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22
Mar

Cal4Wheel: The land of opportunity

Written by Suzy Johnson.

The sand drags at Maidenform Flats in Pismo in the early 1980sMy earliest memories usually involve some form of dirt: digging holes, shoveling sand, or riding in the back of the Jeep, happily getting dust in every pore.

As I got older, even though I still enjoyed getting completely covered in dirt on the trail, catching marshmallows on fire around the campfire was pretty good too.

But the best part about growing up as a four-wheeler was Cal4Wheel. My parents joined in 1965, when I was very small. At that time, to me, the association just meant that we got to go to fun places, play in lots of dirt, and sometimes got to do kids games and get trophies.

We always went to club meetings (my favorite part was the cookies), where I vaguely remember talks about Wilderness, locked gates, and endangered Condors.

All I knew was that as time went on, we had fewer places to go than we did before the Wilderness word came to be. To get to our old trails, we had to help the Forest Service with projects so that they would let us in.

My parents made us kids help with clearing fire breaks, planting trees, rebuilding flooded campgrounds, and picking up trash everywhere we went. We did not like it at all, but now we make our own kids do the same thing.

Cal4Wheel made all of this possible. It provided my parents with a club to belong to, events to take us on, projects to volunteer for, and a new understanding of and appreciation for the need to stay involved with land use decision-making. From the association I learned to care about the environment, pitch in when someone needs help, and to try again if you can’t make it the first time.

Most of all, Cal4Wheel provides my family and I with opportunity: to make lifelong friends, to learn how to wheel, to volunteer as much or as little as we want, to get involved in land use, community projects to do, run leaders for unfamiliar trails, a chance to help others, giant campfires and even bigger raffles, a tow strap when forward momentum had ceased, and encouragement to overcome obstacles that we thought were insurmountable. A place to share, belong, and a place to grow up.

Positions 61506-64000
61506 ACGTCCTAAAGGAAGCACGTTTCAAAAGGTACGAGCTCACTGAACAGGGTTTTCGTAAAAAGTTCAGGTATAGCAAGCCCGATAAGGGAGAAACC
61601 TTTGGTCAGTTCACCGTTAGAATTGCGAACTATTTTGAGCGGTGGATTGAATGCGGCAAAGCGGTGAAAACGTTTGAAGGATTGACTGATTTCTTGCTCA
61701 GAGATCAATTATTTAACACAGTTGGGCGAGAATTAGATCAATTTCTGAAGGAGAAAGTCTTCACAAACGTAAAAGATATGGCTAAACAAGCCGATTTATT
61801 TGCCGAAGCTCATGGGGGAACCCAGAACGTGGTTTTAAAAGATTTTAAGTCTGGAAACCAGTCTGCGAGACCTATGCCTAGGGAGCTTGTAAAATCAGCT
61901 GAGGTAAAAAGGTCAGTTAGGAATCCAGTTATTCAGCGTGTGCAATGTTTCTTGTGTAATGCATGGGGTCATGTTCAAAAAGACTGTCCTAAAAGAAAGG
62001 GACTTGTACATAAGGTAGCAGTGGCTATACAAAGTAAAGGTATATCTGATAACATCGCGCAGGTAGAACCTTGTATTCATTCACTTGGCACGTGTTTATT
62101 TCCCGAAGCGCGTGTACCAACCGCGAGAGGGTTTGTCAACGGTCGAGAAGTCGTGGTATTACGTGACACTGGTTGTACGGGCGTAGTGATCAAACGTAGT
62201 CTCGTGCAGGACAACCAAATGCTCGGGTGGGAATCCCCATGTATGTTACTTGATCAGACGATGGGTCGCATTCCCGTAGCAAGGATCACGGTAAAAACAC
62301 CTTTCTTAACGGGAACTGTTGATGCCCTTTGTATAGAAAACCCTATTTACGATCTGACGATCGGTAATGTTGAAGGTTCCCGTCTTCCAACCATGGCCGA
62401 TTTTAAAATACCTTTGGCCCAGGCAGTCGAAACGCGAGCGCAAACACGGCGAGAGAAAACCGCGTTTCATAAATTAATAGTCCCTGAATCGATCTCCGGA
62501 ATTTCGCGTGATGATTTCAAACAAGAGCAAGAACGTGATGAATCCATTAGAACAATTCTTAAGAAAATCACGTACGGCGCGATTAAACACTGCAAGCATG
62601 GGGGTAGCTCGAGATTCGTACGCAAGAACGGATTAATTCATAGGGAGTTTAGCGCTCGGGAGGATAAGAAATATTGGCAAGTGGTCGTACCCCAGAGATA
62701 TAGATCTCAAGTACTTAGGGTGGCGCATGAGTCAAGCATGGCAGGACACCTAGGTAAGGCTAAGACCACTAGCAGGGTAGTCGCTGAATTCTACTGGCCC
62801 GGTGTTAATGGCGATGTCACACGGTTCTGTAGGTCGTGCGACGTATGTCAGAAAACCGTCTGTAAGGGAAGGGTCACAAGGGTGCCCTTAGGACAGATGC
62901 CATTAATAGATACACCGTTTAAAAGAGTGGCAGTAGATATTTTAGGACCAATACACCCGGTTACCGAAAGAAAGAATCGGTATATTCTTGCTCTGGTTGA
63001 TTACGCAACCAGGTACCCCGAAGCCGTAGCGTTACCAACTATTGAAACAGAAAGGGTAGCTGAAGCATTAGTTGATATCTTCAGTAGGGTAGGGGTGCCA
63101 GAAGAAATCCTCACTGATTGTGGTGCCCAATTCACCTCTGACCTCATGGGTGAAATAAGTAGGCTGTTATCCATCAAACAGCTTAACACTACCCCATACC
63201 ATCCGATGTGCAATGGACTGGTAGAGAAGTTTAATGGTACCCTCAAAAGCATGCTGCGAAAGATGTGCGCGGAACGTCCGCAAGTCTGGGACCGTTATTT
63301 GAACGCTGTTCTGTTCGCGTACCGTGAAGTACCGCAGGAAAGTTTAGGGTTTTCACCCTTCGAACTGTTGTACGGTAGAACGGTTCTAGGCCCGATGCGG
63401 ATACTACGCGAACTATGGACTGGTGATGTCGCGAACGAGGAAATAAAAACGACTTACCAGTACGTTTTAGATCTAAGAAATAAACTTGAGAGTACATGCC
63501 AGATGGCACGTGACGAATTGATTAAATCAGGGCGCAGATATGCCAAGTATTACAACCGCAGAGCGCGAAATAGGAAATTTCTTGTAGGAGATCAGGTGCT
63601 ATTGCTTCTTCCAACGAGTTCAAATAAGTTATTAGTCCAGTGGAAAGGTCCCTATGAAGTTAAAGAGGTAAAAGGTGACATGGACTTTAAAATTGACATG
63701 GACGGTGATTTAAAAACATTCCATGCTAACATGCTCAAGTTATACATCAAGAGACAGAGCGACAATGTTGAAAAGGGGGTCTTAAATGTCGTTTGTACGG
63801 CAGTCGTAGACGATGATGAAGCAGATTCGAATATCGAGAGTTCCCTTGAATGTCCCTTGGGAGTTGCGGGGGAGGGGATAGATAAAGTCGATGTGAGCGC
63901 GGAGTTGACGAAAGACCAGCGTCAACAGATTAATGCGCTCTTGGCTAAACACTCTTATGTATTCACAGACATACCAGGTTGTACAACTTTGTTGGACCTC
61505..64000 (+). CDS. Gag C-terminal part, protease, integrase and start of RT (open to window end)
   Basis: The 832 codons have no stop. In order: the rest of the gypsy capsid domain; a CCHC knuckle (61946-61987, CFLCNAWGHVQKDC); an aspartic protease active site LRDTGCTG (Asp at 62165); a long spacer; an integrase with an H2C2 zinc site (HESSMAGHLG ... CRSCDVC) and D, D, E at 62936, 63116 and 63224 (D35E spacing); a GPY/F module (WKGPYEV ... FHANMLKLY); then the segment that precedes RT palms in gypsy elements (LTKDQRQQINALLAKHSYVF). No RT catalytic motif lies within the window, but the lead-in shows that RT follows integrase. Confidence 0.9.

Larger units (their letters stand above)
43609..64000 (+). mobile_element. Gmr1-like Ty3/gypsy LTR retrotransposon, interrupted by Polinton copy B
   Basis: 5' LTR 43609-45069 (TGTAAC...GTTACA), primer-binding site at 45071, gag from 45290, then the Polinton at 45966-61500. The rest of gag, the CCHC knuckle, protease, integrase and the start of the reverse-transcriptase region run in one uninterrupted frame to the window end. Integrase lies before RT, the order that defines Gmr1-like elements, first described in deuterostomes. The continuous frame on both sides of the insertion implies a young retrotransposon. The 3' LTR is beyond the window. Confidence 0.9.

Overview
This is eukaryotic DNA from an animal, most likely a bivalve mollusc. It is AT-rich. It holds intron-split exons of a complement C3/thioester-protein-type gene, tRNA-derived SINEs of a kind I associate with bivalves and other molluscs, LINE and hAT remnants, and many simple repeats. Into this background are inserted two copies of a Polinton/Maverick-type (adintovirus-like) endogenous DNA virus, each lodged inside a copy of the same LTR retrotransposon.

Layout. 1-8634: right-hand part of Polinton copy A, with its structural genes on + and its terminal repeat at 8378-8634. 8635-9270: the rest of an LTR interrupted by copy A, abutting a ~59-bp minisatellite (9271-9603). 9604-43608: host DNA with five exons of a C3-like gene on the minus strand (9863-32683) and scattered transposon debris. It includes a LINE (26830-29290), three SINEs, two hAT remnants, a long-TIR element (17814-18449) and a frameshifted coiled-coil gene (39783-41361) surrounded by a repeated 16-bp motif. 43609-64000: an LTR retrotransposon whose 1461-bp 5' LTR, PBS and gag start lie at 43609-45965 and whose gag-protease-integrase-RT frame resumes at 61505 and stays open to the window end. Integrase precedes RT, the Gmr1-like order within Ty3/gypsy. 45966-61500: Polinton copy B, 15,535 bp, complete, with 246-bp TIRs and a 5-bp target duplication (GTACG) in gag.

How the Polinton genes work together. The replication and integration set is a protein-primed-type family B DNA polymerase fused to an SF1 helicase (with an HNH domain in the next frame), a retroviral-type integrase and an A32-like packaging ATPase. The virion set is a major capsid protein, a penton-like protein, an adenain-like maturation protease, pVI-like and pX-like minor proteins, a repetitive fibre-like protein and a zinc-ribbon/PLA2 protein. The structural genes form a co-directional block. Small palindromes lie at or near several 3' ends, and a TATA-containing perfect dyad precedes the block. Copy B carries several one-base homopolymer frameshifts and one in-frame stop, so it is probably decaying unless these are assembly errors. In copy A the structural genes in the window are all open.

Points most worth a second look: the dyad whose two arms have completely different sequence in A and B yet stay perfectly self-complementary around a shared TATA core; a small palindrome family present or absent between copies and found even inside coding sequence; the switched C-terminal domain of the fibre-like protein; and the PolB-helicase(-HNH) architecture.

It’s been a long time since those early days of riding on any dune that we wanted to in Pismo; of Jeeps with no lockers or lifts, and skinny tires.

But one thing will never change: our four-wheeling spirit and our love for one another.

If you are already a Cal4Wheel member, take a minute to reflect on the opportunities that the association has provided for you and your family.

If you aren’t a member yet, consider this an opportunity to join a group that will take you places that you never thought you could go.

 

Who am I? The person who has been given the opportunity to serve as your In Gear editor for a really long time, along with being your webmaster. I'm all grown up now (at least on paper), but I still can't resist the opportunity to catch a marshmallow on fire occasionally.

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